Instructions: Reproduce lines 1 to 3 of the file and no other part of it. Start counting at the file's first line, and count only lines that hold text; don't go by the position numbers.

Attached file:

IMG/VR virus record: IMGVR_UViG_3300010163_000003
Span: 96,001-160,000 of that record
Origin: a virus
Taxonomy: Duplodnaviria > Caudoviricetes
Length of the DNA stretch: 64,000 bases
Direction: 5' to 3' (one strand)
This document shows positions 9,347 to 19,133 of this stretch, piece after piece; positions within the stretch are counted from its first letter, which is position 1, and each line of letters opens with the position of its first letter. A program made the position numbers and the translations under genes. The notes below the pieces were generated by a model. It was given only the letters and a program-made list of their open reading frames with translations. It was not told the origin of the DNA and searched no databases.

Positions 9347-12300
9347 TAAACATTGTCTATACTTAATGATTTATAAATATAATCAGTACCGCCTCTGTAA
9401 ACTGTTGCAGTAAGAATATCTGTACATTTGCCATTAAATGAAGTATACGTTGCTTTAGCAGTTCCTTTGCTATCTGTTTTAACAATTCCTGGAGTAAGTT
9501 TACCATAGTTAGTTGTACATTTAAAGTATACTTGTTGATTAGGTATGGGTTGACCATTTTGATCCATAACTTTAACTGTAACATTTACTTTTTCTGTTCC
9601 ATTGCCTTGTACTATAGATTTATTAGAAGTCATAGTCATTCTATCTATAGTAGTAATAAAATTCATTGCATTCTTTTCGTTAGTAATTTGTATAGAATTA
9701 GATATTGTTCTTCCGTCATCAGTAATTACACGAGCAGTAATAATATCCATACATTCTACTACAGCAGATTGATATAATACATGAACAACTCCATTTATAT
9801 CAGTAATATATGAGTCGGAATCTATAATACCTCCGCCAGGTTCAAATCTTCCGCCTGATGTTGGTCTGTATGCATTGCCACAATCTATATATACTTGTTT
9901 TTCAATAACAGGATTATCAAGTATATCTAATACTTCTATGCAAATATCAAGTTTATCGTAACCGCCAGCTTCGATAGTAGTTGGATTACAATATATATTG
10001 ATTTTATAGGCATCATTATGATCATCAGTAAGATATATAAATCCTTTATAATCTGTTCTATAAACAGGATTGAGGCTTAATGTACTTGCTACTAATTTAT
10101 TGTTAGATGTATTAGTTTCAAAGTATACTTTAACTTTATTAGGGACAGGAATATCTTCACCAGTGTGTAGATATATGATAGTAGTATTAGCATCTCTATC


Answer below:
IMG/VR virus record: IMGVR_UViG_3300010163_000003
Span: 96,001-160,000 of that record
Origin: a virus